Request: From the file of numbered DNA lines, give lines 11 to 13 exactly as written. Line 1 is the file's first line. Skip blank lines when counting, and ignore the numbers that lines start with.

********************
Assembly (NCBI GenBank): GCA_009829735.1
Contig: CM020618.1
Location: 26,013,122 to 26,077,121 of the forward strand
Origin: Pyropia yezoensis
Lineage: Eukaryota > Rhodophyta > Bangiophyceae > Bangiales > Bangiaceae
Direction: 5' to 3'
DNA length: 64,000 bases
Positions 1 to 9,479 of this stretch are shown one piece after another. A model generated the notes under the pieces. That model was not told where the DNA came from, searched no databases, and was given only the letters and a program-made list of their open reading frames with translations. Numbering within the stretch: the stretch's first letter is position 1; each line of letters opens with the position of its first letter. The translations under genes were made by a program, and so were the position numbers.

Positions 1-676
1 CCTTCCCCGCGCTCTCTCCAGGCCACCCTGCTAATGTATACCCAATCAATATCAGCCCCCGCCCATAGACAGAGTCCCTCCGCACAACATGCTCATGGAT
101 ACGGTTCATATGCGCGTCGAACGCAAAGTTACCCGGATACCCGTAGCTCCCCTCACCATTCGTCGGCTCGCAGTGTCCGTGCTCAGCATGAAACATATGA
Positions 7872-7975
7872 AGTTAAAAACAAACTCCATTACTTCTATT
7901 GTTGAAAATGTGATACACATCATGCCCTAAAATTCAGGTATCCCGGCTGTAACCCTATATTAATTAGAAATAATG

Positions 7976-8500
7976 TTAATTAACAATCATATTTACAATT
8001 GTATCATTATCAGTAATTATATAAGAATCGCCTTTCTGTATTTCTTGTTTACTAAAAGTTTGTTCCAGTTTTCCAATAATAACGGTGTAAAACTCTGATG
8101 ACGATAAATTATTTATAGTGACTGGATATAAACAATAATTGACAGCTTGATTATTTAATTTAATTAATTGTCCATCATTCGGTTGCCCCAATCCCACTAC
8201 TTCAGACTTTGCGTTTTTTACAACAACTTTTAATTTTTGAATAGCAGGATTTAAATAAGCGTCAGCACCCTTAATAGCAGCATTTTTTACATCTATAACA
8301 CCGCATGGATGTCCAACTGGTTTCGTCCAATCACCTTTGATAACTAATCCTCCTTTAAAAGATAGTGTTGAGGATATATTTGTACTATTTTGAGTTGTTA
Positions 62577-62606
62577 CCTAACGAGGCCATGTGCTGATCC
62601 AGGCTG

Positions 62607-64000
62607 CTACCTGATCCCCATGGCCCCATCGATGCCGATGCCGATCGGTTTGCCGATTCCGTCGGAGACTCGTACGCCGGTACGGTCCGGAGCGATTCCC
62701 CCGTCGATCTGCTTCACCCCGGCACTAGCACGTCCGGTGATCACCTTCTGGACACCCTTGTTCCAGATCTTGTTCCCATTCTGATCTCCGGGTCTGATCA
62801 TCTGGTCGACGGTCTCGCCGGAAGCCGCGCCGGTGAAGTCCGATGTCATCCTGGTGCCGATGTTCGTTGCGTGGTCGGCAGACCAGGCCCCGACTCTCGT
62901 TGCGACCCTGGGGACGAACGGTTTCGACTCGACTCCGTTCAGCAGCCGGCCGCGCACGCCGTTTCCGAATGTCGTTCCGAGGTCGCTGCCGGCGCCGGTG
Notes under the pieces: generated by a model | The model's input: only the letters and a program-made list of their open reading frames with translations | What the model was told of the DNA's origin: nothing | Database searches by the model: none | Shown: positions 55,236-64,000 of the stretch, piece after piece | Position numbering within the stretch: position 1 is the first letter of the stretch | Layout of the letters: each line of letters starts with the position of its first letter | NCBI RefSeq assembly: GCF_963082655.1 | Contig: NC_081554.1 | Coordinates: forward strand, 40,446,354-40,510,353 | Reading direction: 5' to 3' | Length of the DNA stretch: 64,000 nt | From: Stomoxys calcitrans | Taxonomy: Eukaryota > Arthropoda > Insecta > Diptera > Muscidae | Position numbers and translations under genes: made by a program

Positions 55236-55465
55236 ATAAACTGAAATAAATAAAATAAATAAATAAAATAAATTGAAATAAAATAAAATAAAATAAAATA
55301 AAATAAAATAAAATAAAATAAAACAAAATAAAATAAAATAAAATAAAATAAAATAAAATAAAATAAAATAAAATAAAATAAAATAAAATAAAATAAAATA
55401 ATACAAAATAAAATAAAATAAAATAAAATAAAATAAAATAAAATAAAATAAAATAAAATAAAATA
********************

101 ACGGTTCATATGCGCGTCGAACGCAAAGTTACCCGGATACCCGTAGCTCCCCTCACCATTCGTCGGCTCGCAGTGTCCGTGCTCAGCATGAAACATATGA
Positions 7872-7975
7872 AGTTAAAAACAAACTCCATTACTTCTATT